Yeah, good point.

And let me clarify: I liked Hayden in AotC to begin with, but now that I've seen RotS, I like his AotC performance even more.

That is, there were "good" and "bad" parts of the film and his part in it, but on balance, I thought the good easily outwieghed the bad-- and now I that understand the reasoning behind some of the stuff I didn't like... well, I think you get the point. I think I'm in "over-explaining mode" this afternoon. :)

Wesly Senesca
5 August 2005, 05:00 PM
Another thing to recall about Anakin's dialog in Ep. II, is that George told Hayden to play him that way & that presumably inlcudes not only the dialogue but how it was delivered. This has been reported in several interviews before & after the RotS premiere. Apprantly Hayden was not thrilled about his Ep. II instructions at the time.

I knew it! Could one of you guys poiny me to some of those reviews. I'm having a hell of a time trying to convince people that Hayden over-acted on purpose.

BEGIN RANT
Also, it's my opinion that people who are over-critical of the PT usually have unreal and exploded expectations of the movies and were disappointed with what they got. In a way they got what they deserved believing that Star Wars let them down.
END RANT

Master Dao Rin
5 August 2005, 09:26 PM
Originally posted by Wesly Senesca
I knew it! Could one of you guys poiny me to some of those reviews. I'm having a hell of a time trying to convince people that Hayden over-acted on purpose.

You don't need a review my friend.

As a filmmaker and director myself I can tell you straight up that every one of those actors was told to act they way they did. Trust me, a director doesn't put one single frame of film up into the final print that they can't at least live with. Sure, there are moments when a director can't get something just so, but actors don't just stand in front of a camera and make pretend without any direction ... hence, the title Director.

Natalie was given very specific instructions on how to block each scene from George; she just didn't suddenly lose all her acting experience when she entered the Star Wars mythos.

So too with Hayden and Ian and every other actor in the film. I'll say it right now: Mr. Christiansen is a good actor - anyone saying otherwise doesn't quite understand acting IMO.

One of the most valuable lessons I've learned too, in this craft, is to listen to a performer's thoughts and feelings on the character they are trying to portray. Usually, it enhances the performance immensely when the actors are able to connect on a deeper level with the character they are creating with the director.

So, while each performer obviously shares responsibility in their performance, the large majority of that responsibility lies with the Director since it's the Director's decisions that are determining what is finally seen by you, the audience. If they didn't want you to see what you saw, you wouldn't have seen it - or, hopefully less likely - you are witnessing a director that is not as experience in their craft as their peers.

Thus, George Lucas must rightly shoulder the blame if you think that the acting was "wooden" or poor ... but not the actors.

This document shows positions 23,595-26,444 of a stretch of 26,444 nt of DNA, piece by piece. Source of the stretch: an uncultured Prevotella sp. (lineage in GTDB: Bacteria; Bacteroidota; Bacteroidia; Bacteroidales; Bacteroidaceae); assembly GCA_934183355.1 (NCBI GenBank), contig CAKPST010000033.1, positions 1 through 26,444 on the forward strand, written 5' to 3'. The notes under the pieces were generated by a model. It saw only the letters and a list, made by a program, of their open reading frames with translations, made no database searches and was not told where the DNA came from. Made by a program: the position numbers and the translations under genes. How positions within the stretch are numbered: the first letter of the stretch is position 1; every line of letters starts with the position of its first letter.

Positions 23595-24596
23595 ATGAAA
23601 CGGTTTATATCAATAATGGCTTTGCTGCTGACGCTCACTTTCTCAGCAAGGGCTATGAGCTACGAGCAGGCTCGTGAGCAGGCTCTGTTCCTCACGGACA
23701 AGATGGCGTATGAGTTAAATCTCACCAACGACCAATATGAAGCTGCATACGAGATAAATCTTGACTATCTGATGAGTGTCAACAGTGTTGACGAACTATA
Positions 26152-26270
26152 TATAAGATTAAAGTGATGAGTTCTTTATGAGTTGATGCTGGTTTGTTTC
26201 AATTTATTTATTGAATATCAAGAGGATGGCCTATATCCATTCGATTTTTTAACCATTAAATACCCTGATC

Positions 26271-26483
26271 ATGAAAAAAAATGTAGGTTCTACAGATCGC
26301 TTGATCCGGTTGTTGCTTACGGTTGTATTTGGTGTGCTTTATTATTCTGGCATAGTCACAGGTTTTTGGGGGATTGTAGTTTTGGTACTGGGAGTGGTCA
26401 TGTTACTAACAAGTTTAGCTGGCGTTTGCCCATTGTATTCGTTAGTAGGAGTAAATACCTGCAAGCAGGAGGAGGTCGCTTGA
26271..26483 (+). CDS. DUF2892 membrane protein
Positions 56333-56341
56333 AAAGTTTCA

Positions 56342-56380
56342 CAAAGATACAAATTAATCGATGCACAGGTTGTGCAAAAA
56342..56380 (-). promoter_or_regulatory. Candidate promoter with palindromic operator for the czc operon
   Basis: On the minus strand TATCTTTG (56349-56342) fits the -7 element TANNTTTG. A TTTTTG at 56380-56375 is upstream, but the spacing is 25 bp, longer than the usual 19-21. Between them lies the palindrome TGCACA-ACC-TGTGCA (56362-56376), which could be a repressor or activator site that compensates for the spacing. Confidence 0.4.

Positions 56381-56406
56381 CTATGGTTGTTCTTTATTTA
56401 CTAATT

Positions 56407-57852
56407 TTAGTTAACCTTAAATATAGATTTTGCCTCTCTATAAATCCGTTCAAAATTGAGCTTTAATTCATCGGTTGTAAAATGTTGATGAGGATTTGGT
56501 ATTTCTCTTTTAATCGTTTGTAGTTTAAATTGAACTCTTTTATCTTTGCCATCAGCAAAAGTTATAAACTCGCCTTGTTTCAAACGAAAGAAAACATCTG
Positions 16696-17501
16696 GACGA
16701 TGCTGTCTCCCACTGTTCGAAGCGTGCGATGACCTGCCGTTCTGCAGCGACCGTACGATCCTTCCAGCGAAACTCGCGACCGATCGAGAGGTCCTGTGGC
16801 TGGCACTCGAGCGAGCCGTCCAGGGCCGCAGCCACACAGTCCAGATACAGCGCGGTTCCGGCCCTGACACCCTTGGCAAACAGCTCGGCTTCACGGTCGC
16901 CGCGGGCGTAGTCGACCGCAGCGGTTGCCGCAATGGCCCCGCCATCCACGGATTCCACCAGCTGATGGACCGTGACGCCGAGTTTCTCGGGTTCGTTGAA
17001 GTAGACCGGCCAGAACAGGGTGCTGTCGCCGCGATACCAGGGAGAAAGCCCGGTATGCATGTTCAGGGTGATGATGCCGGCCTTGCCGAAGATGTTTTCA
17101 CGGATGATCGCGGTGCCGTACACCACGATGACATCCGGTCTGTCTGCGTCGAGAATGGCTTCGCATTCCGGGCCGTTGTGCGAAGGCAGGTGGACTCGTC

Fingon
8 August 2005, 11:31 AM
Well, the dialogue from all the prequels just wasn't as good as the originals, IMHO. RotS was definitely better (hanger scene) but they were never that good. They just, just didn't seem natural. They seemed too artificial. Without emotion.

I agree. Most of the conversations just didn't seems real, like it was an actual conversation between two people. The Origionals did this much better in my opinon. And I also agree that there were some VERY bad lines, but not any where near as many.

Just to clarify, Matrix did have bad lines, but some of them were delivered well, which was what I was listing.


Also, it's my opinion that people who are over-critical of the PT usually have unreal and exploded expectations of the movies and were disappointed with what they got. In a way they got what they deserved believing that Star Wars let them down.


Wesly Senesca, I didn't have 'exploded expectations,' I just wanted to see a movie where I didn't cringe several times watching it.



Thus, George Lucas must rightly shoulder the blame if you think that the acting was "wooden" or poor ... but not the actors.

Agreed. I've almost always put the blame of Lucas, rarely the actors.

chiefcaptin
9 August 2005, 06:05 AM
Star Wars has always had bad dialogue. In Star Wars: The Annotated Screenplays he admits he stinks at writing dialogue. Why he keeps on doing it, we will never know...

Master Dao Rin
9 August 2005, 09:36 PM
Because we still lap it up like pablum no matter what he writes.

It's Star Wars man. The dialogue doesn't freakin' matter.

boccelounge
9 August 2005, 09:49 PM
Originally posted by Master Dao Rin
It's Star Wars man. The dialogue doesn't freakin' matter.

You can't say it better than that.


(Though I still hold that it's not correct to simply call it "bad" and that the "woodenness" was a deliberate choice, not a mistake. That doesn't mean you have to like the dialogue, but at least realize it wasn't done accidentally.)

(But I digress-- Master Dao gave us the definitive word on the subject. :) )

chiefcaptin
10 August 2005, 04:52 AM
Originally posted by Master Dao Rin
Because we still lap it up like pablum no matter what he writes.

It's Star Wars man. The dialogue doesn't freakin' matter.

My point exactly. It's always been bad and even back in '77 we loved it all the same. Do we love it now? Ofcourse.

Master Dao Rin
10 August 2005, 06:52 PM
Hell, the same goes for the acting too.

I simply cannot grasp why people stress over these two things when talking about The Greatest Movies of All Time.